Legg Mason, Citigroup agree to swap business

Baltimore-based firm would become world's fifth-largest money manager

$3.7 billion deal crowns founder's career

June 25, 2005|By Laura Smitherman | Laura Smitherman,SUN STAFF

Legg Mason Inc. agreed yesterday to trade its brokerage unit for the money management business of financial giant Citigroup Inc. in a $3.7 billion deal that transforms the Baltimore-based firm from a regional player into the world's fifth-largest money manager.

The deal remakes Legg Mason into a powerhouse in the business of investing money for wealthy families, institutions, workers and countries. It also frees Legg Mason from its historic moorings as a stock brokerage and the heightened regulatory scrutiny of potential conflicts of interest posed by brokers giving advice to clients while also selling their firm's mutual funds.

Raymond A. "Chip" Mason, Legg Mason's chairman and chief executive, broke the news to employees in an early-morning conference call. The company's offices had been abuzz for weeks about an impending deal that had been leaked to the media but about which Mason, by his own admission yesterday, had been wavering. At Citigroup's headquarters in New York, employees gathered for a town-hall-style meeting about the same time.

"This affords us an opportunity that is quite unique, and we looked at this long and hard," Mason said. "This transaction positions Legg Mason to be a formidable competitor."

The announcement crowned the career of the 68-year-old Mason, who said he will retire after the transaction is complete in two years. Mason founded a brokerage that bore his name in Virginia more than four decades ago, merged it with Legg & Co. a few years later and soon began running the entire firm. He said he thanked employees for helping him build the business.

"This was a very, very personal and difficult decision," he said in a conference call with analysts. "`Traumatic' would almost be an understatement, but it is in the long run probably the way it's going to have to be."

Legg Mason and Citigroup executives said they couldn't predict if any employees would lose their jobs while the two companies integrate their businesses. However, Mason said in an interview that he might expand his work force, as he expects the company to grow even bigger. He said the deal would boost the firm's earnings by 9 percent next year.

For Citigroup, which has been dogged by regulatory problems, the transaction enables it to focus on providing independent investment advice while gaining the ability to sell Legg Mason's mutual funds, many of which have out-performed their competition.

"Frankly, our performance in asset management has not been what we hoped for it to be," Citigroup Chief Executive Charles Prince said. "Devoting the resources needed to make that business a leader for us, we believe, would be better directed to our other franchises."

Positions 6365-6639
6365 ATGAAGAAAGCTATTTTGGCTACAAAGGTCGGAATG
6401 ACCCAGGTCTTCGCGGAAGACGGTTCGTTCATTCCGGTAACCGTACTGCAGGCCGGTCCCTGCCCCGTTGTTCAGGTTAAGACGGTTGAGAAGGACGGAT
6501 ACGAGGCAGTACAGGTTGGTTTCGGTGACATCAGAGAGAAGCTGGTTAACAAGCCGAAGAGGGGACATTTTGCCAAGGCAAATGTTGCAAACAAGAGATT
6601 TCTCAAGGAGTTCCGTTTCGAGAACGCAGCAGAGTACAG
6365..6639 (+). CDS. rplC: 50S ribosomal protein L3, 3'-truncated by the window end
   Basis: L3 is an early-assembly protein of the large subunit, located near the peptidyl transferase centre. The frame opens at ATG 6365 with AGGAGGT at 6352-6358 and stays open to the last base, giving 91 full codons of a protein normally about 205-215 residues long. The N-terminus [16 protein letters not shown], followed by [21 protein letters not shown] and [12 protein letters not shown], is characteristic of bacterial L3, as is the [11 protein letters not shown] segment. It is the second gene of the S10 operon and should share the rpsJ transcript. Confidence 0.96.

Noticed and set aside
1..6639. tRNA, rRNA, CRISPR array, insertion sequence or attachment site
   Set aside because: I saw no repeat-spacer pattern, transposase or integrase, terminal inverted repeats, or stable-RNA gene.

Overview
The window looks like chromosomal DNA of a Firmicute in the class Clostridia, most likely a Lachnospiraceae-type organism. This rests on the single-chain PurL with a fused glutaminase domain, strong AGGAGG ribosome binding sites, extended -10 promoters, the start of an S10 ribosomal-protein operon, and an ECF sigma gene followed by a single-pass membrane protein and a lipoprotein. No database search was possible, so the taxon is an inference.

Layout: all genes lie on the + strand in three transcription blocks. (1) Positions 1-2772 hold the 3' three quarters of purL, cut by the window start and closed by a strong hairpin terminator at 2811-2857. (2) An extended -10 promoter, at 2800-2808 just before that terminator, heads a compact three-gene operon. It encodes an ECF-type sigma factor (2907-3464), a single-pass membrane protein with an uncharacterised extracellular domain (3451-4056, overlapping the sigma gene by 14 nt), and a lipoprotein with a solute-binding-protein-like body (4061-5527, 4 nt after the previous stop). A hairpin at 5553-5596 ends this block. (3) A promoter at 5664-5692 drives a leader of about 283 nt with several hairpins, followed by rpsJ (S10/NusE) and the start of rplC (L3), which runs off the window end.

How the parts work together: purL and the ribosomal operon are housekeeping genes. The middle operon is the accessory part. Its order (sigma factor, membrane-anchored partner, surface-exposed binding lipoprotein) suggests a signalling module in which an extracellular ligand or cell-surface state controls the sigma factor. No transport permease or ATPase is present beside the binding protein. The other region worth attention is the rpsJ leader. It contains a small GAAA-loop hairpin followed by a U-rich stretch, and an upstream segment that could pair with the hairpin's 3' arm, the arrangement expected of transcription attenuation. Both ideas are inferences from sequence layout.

Possible harbinger

Industry observers said the transaction might be a harbinger of companies abandoning the "financial supermarket" model, in which firms tried to offer a range of services to investors as one-stop-shops. They also said it plays to the strengths of Legg Mason, which gains intellectual capital in addition to the investor accounts, and of Citigroup, whose Smith Barney business prizes brokers who have built personal relationships with clients.

The swap of assets and personnel is a huge and complicated undertaking. It involves Legg Mason's getting $437 billion that Citigroup manages. In return, Citigroup takes Legg Mason's regional network of 1,540 brokers, $1.5 billion in Legg Mason stock - a 14 percent stake - and $550 million through a five-year loan agreement.

Legg Mason also announced yesterday a separate, smaller agreement to buy Permal Group, one of the world's largest managers of funds that invest in hedge funds - private investment pools tailored to wealthy individuals. Legg would acquire an 80 percent stake and have the option to purchase the remaining 20 percent with the total price tag capped at $1.4 billion.

Permal, which has offices in New York, London and Singapore and sells its product mostly outside the United States, would operate independently of the Baltimore headquarters. It manages about $20 billion in assets and represents a new frontier for Legg Mason. Mason had previously said that he would not acquire hedge funds, which aren't regulated, but that he would consider a fund of funds - some of which disclose information to investors and vet the funds they invest in with background investigations.

Wall Street liked both deals, sending Legg Mason shares soaring 15 percent to an all-time high of $98 in trading on the New York Stock Exchange. Citigroup stock gained less than 1 percent to $46.95.

"The markets obviously approved of this from a Legg Mason standpoint," said Eric Fitzwater, an analyst at SNL Financial Corp., a financial services data provider. "As a business plan, it's nearly perfection."

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